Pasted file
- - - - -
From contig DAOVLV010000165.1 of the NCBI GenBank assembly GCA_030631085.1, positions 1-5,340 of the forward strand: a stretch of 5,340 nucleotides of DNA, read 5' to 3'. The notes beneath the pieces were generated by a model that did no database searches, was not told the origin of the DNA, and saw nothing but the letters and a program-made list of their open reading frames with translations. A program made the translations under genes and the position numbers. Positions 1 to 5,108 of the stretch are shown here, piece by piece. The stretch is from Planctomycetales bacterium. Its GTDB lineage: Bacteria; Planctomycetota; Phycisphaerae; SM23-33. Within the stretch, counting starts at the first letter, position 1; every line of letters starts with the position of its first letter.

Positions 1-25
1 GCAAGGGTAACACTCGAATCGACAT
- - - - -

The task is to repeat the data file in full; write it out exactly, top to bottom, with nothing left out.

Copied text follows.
From contig DAOVLV010000165.1 of the NCBI GenBank assembly GCA_030631085.1, positions 1-5,340 of the forward strand: a stretch of 5,340 nucleotides of DNA, read 5' to 3'. The notes beneath the pieces were generated by a model that did no database searches, was not told the origin of the DNA, and saw nothing but the letters and a program-made list of their open reading frames with translations. A program made the translations under genes and the position numbers. Positions 1 to 5,108 of the stretch are shown here, piece by piece. The stretch is from Planctomycetales bacterium. Its GTDB lineage: Bacteria; Planctomycetota; Phycisphaerae; SM23-33. Within the stretch, counting starts at the first letter, position 1; every line of letters starts with the position of its first letter.

Positions 1-25
1 GCAAGGGTAACACTCGAATCGACAT